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# I have a Michigan money judgment for \$24,975.47, entered on

I have a Michigan money judgment for \$24,975.47, entered on 1/16/13.
This amount does not include interest, fees, etc.

NEED HELP IN CALCULATING INTEREST. I am math dyslexic and cannot figure out how to do the calculation. I need someone to tell me the "accrued amount" and how to do the calculation if I need to do it myself in the future. Explain it as if I am of middle school age.
The remaining balance is \$15,975.47.
1.687% compounded, calculated at 6 month intervals.
Accrued interest: ???

Welcome! My goal is to do my very best to understand your situation and to provide a full and complete answer for you.

Good evening. Ok...here's how to calculate this....1.687%/annum interest is .8435% per six months. You get this by dividing the 1.687% by 2 because 6 months is 1/2 of a year. Then, you multiply that times the amount owed (\$15,975.47) to get the amount of interest for the first six months. \$15,975 times .8435% = \$134.75 in interest. Add that to the \$15,975 = \$16,109.75. Then, if nothing is paid, for the next 6 months you multiply the .8435% times the new balance of \$16,109.75.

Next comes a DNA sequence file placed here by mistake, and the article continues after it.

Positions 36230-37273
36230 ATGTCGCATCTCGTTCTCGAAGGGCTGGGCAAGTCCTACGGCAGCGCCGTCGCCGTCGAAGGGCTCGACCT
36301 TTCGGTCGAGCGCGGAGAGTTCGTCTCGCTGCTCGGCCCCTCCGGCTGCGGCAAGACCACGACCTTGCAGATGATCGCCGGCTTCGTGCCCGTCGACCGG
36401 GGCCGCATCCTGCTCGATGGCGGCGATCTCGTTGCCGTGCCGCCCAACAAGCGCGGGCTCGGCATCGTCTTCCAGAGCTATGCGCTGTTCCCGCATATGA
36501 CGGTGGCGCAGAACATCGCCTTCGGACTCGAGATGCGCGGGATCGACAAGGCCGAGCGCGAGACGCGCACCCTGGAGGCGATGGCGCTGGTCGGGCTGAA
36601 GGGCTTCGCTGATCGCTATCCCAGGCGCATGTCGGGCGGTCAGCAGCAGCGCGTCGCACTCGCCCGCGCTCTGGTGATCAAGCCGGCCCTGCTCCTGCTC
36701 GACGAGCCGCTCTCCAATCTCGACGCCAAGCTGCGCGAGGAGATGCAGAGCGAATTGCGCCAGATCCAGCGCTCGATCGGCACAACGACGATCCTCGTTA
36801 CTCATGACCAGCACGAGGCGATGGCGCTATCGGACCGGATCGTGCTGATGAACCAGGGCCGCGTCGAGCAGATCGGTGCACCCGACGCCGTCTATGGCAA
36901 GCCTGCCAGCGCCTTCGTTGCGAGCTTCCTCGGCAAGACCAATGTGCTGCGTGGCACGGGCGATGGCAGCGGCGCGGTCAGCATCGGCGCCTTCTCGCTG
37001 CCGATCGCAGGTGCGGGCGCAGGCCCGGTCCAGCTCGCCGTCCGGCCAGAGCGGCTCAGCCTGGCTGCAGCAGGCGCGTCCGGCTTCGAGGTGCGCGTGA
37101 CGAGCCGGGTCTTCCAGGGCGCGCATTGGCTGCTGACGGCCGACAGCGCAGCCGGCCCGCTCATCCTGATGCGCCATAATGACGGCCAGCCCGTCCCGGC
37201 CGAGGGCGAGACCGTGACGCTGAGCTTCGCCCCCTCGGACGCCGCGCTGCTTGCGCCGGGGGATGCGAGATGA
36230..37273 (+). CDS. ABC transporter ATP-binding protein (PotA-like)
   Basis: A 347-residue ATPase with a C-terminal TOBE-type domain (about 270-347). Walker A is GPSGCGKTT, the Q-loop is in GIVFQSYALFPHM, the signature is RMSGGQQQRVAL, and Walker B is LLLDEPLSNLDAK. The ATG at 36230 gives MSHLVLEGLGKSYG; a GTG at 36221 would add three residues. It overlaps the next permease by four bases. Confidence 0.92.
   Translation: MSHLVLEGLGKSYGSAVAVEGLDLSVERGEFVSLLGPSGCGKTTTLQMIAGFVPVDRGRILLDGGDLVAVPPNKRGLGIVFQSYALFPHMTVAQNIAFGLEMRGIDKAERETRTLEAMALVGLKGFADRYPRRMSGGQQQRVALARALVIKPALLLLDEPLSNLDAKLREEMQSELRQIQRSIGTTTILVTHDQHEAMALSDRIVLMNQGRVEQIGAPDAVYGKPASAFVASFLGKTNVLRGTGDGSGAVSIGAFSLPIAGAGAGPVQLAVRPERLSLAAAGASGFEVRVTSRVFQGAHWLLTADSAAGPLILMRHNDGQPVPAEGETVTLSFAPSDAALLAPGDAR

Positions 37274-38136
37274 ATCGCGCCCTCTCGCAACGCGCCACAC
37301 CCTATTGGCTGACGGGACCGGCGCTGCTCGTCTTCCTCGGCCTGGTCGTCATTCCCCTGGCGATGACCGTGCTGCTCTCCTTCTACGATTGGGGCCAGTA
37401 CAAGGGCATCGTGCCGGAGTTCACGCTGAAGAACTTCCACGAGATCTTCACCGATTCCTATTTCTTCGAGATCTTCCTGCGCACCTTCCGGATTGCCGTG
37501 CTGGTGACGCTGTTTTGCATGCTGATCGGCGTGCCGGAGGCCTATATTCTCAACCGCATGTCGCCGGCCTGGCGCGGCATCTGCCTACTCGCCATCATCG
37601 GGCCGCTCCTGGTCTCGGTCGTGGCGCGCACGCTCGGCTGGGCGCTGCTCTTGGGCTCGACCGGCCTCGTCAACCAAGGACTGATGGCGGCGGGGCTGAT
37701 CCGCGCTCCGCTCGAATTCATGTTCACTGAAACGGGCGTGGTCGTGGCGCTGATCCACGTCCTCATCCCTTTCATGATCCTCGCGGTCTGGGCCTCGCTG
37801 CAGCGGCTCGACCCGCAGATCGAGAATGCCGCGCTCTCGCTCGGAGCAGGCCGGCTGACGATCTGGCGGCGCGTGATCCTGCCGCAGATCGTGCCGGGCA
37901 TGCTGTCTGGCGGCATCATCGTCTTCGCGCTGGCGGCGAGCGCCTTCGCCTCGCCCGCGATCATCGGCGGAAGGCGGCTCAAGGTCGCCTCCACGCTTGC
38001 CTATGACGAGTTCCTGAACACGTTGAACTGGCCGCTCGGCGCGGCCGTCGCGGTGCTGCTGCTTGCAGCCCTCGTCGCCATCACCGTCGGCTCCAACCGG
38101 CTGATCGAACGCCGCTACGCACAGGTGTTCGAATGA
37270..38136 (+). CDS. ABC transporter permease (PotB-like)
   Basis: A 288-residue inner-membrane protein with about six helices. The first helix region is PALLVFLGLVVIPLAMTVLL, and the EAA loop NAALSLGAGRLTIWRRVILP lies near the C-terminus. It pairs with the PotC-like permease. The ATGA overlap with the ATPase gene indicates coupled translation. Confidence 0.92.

Customer: replied 4 years ago.

Thank you for the answer. I do need some clarification though:

1. what does compounded mean?

2. where does it say "annual"? I'm so confused.

3. the wording of the law: "calculated at 6-month intervals from the date of filing the complaint at a rate of interest equal to 1% plus the average interest rate paid... (1.687%)

4. Are you 100% sure of the total? I'm going to use it to file a sister-state money judgment.

You're welcome

1. Compounded means that you add the interest accrued onto the principal and interest is then calculated not just on the prior principal but also the interest.

2. Typically if an interest rate is not delineated as something other than an annual rate, an annual rate is presumed.

3. If the rate is supposed to be 1% plus 1.687%, then the annual rate charged would be 2.687% and you would multiply 1.3435% times the principal amount owed.

4. Yes, unless the interest rate is 2.687% rather than 1.687% in which case you would have to do the calculation based on the higher rate.